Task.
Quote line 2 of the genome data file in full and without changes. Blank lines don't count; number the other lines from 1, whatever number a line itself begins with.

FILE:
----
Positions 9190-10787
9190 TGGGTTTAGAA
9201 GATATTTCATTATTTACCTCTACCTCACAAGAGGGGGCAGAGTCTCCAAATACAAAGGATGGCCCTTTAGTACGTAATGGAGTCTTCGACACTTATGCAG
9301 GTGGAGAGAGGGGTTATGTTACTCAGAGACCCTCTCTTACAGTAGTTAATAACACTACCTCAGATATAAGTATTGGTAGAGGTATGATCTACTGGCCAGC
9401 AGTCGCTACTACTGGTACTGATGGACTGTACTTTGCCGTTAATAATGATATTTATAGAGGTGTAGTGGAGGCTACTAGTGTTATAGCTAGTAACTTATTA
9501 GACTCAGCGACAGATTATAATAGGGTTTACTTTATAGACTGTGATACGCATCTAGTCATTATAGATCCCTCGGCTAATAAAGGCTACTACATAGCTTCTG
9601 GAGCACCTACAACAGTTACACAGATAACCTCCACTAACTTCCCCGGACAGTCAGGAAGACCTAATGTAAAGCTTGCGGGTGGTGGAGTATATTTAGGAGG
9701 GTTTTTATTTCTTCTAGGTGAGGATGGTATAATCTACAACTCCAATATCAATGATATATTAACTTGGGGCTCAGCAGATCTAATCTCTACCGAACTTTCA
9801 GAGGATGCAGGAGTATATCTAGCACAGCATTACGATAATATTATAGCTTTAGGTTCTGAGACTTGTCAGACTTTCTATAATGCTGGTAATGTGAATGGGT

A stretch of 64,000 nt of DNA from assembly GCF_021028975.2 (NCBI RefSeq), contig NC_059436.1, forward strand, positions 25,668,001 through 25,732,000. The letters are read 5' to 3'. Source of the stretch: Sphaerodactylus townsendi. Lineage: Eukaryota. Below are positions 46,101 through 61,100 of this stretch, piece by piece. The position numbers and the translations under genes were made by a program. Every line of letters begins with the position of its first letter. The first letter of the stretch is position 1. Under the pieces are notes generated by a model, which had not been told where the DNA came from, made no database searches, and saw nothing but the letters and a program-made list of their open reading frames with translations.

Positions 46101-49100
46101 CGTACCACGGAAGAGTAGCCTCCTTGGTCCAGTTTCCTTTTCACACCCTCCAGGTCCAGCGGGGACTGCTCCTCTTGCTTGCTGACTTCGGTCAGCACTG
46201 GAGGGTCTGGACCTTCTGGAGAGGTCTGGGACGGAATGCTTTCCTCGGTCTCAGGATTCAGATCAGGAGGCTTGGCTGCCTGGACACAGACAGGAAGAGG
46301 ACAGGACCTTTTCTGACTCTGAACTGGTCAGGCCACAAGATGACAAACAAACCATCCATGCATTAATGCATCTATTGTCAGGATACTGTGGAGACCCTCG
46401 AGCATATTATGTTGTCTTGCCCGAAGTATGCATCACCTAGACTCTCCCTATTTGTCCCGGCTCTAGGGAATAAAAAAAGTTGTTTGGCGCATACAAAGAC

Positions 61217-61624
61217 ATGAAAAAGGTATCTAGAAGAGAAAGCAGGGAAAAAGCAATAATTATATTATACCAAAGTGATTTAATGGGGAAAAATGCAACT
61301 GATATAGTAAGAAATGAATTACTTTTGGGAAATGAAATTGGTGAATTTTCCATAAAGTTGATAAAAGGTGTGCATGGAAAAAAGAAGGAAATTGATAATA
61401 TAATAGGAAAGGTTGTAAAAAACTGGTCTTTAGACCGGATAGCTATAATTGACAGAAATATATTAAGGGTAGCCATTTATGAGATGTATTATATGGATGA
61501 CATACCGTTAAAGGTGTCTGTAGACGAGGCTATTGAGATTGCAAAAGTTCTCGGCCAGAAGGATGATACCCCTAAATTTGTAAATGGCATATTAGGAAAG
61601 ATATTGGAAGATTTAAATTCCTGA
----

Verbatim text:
9190 TGGGTTTAGAA